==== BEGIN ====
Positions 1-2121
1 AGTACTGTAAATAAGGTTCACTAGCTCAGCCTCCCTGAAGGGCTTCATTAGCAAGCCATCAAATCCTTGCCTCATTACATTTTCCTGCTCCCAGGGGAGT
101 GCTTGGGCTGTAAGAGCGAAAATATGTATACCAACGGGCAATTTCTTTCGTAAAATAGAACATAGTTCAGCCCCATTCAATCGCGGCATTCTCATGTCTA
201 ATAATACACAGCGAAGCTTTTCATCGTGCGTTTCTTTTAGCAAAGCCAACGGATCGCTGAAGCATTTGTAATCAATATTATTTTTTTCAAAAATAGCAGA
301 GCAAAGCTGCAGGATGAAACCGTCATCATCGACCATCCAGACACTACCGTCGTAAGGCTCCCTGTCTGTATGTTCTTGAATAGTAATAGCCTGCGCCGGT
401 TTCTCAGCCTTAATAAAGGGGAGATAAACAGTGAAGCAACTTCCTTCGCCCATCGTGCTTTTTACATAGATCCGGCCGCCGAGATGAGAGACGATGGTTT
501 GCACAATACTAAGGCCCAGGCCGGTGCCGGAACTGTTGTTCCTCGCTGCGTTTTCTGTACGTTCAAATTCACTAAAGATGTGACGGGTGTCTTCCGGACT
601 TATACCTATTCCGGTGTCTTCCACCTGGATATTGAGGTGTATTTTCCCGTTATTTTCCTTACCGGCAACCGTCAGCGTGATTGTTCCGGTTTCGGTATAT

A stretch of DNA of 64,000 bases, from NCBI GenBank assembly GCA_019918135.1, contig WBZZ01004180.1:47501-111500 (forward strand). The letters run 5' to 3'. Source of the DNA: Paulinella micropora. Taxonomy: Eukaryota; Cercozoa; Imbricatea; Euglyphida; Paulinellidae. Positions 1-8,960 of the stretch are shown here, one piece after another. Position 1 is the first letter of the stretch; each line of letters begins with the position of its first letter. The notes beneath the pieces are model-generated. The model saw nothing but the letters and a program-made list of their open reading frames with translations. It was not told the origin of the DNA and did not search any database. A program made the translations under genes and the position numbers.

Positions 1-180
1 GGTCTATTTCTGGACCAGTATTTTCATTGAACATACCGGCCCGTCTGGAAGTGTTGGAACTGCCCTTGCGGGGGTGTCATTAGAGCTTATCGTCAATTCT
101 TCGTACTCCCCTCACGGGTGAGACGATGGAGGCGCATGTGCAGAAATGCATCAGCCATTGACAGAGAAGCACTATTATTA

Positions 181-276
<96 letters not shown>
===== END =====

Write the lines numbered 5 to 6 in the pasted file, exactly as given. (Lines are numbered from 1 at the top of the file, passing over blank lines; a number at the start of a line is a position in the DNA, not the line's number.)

301 GCAAAGCTGCAGGATGAAACCGTCATCATCGACCATCCAGACACTACCGTCGTAAGGCTCCCTGTCTGTATGTTCTTGAATAGTAATAGCCTGCGCCGGT
401 TTCTCAGCCTTAATAAAGGGGAGATAAACAGTGAAGCAACTTCCTTCGCCCATCGTGCTTTTTACATAGATCCGGCCGCCGAGATGAGAGACGATGGTTT